When our devices are plugged in, they use standby power even when they are off. As a result, they are in standby mode and ready to use as soon as they are needed. According to a study by the US Department of Energy, standby power accounts for 5-10% of household electricity consumption. According to data from CNET this means an average consumption of around 100 US dollars per year.
However, the standby mode, also known as “vampire stream”, is also responsible for the fact that the pixels of OLED TVs are automatically updated in the background. In other words, every time you unplug your smart TV and plug it back in, this process restarts and over time can cause permanent damage to the TV.
Caution: Pixels need rest!
Back in 2018, a consumer in Germany used an LG OLED device in conjunction with a smart socket to completely turn off the TV after use. He wanted to prevent the device from catching fire due to power fluctuations. However, this security measure resulted in ghosting on the TV screen. Incidentally, this is a not-so-rare property of OLED and AMOLED screens.
What this person didn’t know at the time: The LG TV in standby mode performs a compensation process (aka pixel refresh) that is supposed to prevent the burn-in effect. According to Heise.de there was no direct reference to this possible ghosting effect in the television operating instructions at the time, and the manufacturer ended up replacing the device.
This information can now be found in the user manuals of many Smart TV models with OLED screens, both from LG and other brands. If you don’t stick to it, it can even lead to the loss of the guarantee! In the following video you can see a comprehensive explanation of the problem and how you can avoid permanent damage to these devices in the future:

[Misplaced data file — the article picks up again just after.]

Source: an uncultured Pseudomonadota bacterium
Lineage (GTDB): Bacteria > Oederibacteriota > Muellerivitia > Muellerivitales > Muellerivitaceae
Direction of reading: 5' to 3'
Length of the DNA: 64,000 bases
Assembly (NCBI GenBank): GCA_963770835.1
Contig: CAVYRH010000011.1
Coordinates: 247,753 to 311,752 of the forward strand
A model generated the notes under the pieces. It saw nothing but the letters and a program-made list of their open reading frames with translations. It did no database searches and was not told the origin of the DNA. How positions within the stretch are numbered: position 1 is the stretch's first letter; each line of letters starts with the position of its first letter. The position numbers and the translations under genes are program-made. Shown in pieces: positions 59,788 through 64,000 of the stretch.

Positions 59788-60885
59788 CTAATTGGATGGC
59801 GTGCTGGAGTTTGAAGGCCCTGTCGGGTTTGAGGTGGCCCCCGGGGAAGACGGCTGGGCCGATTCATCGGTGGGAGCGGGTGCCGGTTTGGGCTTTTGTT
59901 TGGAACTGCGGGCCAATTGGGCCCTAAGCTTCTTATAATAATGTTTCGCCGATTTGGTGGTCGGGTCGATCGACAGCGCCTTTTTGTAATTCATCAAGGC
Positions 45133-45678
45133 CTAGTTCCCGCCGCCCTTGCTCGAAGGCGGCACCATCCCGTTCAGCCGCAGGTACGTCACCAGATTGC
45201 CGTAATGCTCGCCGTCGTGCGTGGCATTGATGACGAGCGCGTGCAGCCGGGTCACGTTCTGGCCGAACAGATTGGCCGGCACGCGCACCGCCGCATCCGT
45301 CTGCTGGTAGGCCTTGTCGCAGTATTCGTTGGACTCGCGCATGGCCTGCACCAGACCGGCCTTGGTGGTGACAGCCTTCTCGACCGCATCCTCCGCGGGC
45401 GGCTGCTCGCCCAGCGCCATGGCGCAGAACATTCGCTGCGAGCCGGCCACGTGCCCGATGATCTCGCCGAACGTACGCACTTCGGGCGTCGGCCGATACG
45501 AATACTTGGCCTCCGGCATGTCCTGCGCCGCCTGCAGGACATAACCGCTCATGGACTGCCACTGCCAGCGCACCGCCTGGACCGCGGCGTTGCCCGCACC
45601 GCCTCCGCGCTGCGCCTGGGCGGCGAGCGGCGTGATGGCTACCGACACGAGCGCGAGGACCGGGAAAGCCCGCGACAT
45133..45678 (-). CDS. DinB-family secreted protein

As explained in the video above, TVs in standby mode perform an automatic pixel refresh in the background after four hours of operation. So if you unplug the device or turn off the mains power, the TV will not perform this operation. This may not cause any problems in the short term, but over time the TV can produce ghosting, resulting in permanent degradation of the picture quality. For more information about the pixel refresh of LG OLED TVs, visit the official site of the manufacturer:
“The Pixel Refresher function built into LG OLED TVs automatically detects pixel degradation through regular scanning and compensates if necessary. The function also detects any change in TFT (Thin Film Transistor) voltage during power off to avoid degradation of the pixel and to correct it by comparing it with a fixed reference value” – quote from LG
What does that mean?
In the US, a study by the Natural Resources Defense Council (NRDC) found that US households alone could save $8 billion annually if consumers reduced the number of devices they have always on. That means a reduction in electricity consumption of 64 billion kilowatt hours per year and 44 million tons less carbon dioxide pollution of the environment. However, as the CNET report clearly points out, the NRDC estimates the cost of always-on devices to average $165 per household per year.
In effect, switching off devices thus leads to energy savings and environmental benefits. However, you should also be aware of the consequences if you constantly disconnect the television from the mains. As mentioned in LG’s user manuals for OLED TVs, permanent problems can occur. Savings from less electricity consumed can therefore turn into losses if you have to buy a new television.
Do you prefer to leave your TV in standby mode or unplug it to save energy?
This content comes from our partner Nextpit and is published on May 10, 2022 under the title “Caution: Saving energy incorrectly can damage your OLED TV!” appeared. Did you like it? Then take a look at our dear colleagues nextpit Stop by and find more great content like this!